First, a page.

Conrad and Bean entered the LM, checked out all systems, and separated from the CSM at 04:16:03 UT on 19 November with a reaction control system thruster burn. The LM descent engine fired for 29 seconds at 05:47 UT, and the LM landed at 06:54:35 UT (1:54:35 a.m. EST) in the Oceanus Procellarum area at 3.0124 S latitude, 23.4216 W longitude (IAU Mean Earth Polar Axis coordinate system) within about 180 meters of the Surveyor 3 spacecraft.

Conrad and Bean took two moonwalks with a total duration of 7 hours 45 minutes, covering a total traverse distance of 1.35 km. The first was from 11:32:35 to 15:28:38 UT and involved deployment of the ALSEP. Conrad, shorter than Neil Armstrong (first man on the moon, 20 July 1969), had a little difficulty negotiating the last step from the LM ladder to the Lunar surface. When he touched the surface at 6:44 AM EST on 19 November, he exclaimed, "Whoopee! Man, that may have been a small step for Neil, but that's a long one for me." Bean joined Conrad on the surface at 7:14 AM EST. They immediately collected a 1.9 kilogram contingency sample of Lunar material, and later a 14.8 kilogram selected sample. They also deployed an S-band antenna, solar wind composition experiment, and the American flag. An Apollo Lunar Surface Experiments Package with a SNAP-27 atomic generator was deployed about 182 meters from the LM. After 3 hours 56 minutes on the Lunar surface, the two astronauts entered the Intrepid to rest and check plans for the next EVA.

To improve the television pictures from the Moon, a color camera was taken on Apollo 12, unlike the monochrome camera used on Apollo 11. Unfortunately, when Bean carried the camera to the place near the Lunar Module where it was to be set up, he inadvertently pointed it directly into the Sun, destroying the vidicon tube. Television coverage of this mission was thus terminated almost immediately.

The Apollo Lunar Surface Experiments Package (ALSEP) consisted of a set of scientific instruments emplaced at the landing site by the astronauts. The instruments were arrayed around a central station which supplied power to run the instruments and relayed data collected by the experiments to Earth. The central station was a 25 kg box with a stowed volume of 34,800 cubic cm. Thermal control was achieved by passive elements (insulation, reflectors, thermal coatings) as well as power dissipation resistors and heaters. Communications with Earth were achieved through a 58 cm long, 3.8 cm diameter modified axial-helical antenna mounted on top of the central station, pointed towards Earth by the astronauts. Transmitters, receivers, data processors and multiplexers were housed within the central station. Data collected from the instruments were converted into a telemetry format and transmitted to Earth. The ALSEP system and instruments were controlled by commands from Earth. The uplink frequency for all Apollo mission ALSEP's was 2119 MHz, the downlink frequency for the Apollo 12 ALSEP was 2278.5 MHz.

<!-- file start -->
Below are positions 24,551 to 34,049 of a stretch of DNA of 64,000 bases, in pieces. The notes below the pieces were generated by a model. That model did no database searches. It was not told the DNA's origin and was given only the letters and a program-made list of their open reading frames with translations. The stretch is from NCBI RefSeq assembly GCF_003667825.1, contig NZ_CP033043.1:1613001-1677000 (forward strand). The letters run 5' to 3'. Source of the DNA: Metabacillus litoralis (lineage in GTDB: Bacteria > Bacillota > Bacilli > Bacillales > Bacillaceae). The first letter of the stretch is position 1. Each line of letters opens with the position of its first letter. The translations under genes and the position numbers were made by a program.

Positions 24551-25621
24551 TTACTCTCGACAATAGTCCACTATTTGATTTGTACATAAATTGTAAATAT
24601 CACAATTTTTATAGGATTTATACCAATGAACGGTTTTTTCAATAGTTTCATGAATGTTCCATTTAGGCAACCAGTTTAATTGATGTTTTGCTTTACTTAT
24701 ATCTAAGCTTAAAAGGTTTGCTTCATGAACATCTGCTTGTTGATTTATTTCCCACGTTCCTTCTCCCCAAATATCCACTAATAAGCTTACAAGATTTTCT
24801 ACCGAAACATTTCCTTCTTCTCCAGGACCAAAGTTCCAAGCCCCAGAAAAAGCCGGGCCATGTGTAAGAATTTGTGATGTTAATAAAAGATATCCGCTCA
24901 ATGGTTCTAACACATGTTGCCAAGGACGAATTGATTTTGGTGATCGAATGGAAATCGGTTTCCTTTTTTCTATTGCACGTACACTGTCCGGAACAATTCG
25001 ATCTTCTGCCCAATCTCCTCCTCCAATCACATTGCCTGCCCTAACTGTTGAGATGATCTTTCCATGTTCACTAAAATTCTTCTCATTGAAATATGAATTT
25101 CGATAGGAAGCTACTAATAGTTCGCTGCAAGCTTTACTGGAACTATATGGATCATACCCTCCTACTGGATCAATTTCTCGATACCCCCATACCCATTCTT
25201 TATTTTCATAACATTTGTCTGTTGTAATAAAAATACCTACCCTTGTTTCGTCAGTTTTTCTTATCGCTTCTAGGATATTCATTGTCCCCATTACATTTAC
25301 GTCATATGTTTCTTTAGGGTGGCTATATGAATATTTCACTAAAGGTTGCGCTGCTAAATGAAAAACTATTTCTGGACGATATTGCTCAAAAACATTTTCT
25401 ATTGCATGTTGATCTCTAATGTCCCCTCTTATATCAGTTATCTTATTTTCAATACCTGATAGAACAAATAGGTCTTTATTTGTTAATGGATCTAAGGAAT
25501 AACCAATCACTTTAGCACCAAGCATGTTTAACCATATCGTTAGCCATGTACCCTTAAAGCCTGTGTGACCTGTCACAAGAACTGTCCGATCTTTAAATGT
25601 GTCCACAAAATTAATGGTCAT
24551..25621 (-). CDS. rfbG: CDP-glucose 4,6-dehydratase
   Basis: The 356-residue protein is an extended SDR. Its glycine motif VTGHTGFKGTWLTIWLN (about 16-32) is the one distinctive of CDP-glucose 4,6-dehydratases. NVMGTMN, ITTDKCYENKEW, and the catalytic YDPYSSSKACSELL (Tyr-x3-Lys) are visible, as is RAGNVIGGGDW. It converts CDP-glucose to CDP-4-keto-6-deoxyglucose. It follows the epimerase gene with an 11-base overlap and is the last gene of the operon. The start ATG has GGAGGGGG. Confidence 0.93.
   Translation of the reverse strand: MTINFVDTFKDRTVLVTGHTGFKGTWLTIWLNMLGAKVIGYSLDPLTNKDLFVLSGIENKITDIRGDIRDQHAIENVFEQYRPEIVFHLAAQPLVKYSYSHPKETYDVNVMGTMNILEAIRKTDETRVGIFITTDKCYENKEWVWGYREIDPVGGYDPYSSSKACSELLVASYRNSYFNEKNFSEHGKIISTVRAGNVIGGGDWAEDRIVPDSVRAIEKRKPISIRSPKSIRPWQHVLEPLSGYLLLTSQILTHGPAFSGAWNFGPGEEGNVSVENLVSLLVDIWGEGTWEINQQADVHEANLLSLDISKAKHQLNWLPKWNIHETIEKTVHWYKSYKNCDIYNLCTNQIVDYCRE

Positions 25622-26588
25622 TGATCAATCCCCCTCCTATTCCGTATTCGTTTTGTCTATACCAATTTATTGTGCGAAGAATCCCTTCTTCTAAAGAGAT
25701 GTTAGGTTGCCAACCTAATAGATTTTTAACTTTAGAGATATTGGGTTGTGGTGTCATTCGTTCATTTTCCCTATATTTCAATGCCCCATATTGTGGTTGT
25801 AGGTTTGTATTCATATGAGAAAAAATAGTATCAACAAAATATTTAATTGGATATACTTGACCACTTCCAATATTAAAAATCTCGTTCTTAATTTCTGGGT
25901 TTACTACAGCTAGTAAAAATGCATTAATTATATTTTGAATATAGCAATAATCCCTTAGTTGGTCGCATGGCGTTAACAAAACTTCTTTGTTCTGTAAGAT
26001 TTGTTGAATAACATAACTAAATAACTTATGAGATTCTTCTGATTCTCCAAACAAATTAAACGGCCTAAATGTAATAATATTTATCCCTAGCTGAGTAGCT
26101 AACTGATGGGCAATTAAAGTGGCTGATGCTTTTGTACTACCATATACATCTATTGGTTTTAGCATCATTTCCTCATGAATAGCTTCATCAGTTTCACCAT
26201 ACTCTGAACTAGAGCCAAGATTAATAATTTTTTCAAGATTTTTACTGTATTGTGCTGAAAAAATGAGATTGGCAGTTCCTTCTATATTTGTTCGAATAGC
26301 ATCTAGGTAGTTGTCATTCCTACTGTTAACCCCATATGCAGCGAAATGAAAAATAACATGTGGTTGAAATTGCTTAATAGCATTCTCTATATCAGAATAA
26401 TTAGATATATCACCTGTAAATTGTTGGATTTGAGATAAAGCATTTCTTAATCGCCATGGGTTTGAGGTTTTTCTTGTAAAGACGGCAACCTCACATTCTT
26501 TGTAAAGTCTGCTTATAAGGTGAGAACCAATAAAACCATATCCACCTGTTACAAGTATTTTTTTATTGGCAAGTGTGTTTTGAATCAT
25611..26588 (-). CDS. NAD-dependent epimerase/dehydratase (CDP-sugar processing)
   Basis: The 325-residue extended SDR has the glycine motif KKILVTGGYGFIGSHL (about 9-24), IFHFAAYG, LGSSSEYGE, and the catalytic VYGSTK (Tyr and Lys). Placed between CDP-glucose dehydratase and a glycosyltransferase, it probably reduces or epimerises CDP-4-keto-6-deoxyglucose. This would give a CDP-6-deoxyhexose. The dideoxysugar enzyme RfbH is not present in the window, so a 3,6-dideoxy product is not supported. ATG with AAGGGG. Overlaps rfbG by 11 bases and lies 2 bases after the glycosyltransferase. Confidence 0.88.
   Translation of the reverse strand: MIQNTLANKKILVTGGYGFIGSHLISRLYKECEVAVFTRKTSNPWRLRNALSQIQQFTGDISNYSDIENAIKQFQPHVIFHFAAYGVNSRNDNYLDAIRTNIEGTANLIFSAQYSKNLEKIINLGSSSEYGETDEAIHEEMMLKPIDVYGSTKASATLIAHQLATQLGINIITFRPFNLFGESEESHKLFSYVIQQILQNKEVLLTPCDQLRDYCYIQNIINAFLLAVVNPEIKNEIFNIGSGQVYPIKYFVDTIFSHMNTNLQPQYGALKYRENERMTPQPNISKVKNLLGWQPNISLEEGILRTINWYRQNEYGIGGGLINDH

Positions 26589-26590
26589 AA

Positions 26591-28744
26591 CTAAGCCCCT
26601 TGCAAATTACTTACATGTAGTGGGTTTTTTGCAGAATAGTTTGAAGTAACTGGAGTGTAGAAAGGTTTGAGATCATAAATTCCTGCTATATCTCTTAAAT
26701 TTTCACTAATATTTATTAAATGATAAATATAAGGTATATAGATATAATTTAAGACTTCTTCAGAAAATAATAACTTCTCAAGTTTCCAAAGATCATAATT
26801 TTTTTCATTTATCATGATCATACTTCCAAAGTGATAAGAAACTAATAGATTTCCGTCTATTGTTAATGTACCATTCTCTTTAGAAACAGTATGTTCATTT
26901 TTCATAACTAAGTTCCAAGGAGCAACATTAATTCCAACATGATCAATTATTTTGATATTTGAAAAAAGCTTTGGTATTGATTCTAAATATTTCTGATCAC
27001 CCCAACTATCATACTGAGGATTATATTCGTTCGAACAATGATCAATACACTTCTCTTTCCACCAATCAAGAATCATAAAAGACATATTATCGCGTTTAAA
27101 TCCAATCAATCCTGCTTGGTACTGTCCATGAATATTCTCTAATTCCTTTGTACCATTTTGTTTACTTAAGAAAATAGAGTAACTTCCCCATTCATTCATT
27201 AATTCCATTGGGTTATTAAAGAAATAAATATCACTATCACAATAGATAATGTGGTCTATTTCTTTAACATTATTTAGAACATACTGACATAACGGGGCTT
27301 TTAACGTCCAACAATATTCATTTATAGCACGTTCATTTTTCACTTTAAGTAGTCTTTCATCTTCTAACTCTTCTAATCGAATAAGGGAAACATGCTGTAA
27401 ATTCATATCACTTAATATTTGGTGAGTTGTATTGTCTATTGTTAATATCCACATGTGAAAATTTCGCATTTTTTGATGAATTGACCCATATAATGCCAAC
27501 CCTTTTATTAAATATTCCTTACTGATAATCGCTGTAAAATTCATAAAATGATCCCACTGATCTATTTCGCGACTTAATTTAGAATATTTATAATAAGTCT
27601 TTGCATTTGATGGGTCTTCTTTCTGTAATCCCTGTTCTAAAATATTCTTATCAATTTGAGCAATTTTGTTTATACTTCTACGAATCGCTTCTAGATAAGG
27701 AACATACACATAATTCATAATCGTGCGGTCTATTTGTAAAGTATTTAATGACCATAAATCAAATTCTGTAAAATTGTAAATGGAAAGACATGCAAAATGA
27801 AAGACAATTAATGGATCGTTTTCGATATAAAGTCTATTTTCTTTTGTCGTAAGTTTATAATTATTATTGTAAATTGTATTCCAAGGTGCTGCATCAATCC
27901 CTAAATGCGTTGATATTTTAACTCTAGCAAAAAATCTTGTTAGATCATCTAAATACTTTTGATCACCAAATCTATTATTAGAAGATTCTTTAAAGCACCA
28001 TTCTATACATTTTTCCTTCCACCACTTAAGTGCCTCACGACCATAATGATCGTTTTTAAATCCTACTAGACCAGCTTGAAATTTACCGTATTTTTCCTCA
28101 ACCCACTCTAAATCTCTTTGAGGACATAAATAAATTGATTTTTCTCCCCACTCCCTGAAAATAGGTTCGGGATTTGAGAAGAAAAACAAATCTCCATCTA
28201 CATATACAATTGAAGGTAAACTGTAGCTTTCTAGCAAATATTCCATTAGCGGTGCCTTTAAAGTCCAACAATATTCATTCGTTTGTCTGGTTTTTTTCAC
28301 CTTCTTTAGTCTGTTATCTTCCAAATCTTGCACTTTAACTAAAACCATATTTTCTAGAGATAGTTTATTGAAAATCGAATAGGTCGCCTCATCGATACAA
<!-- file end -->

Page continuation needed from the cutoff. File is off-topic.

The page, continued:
All ALSEP instruments were deployed on the surface by the astronauts and attached to the central station by cables. The Apollo 12 ALSEP instruments consisted of: (1) a passive seismometer, designed to measure seismic activity and physical properties of the Lunar crust and interior; (2) a suprathermal ion detector, designed to measure the flux, composition, energy, and velocity of low-energy positive ions; (3) a cold cathode ion gauge, designed to measure the atmosphere and any variations with time or solar activity such atmosphere may have; (4) a Lunar dust detector, to measure dust accumulation, radiation damage to solar cells, and reflected infrared energy and temperatures; (5) a Lunar surface magnetometer (LSM), designed to measure the magnetic field at the Lunar surface; and (6) a solar wind spectrometer, which measured the fluxes and spectra of the electrons and protons that emanate from the Sun and reach the Lunar surface. The central station, located at 3.0094 S latitude, 23.4246 W longitude, was turned on at 14:21 UT on 19 November 1969 and shut down along with the other ALSEP stations on 30 September 1977.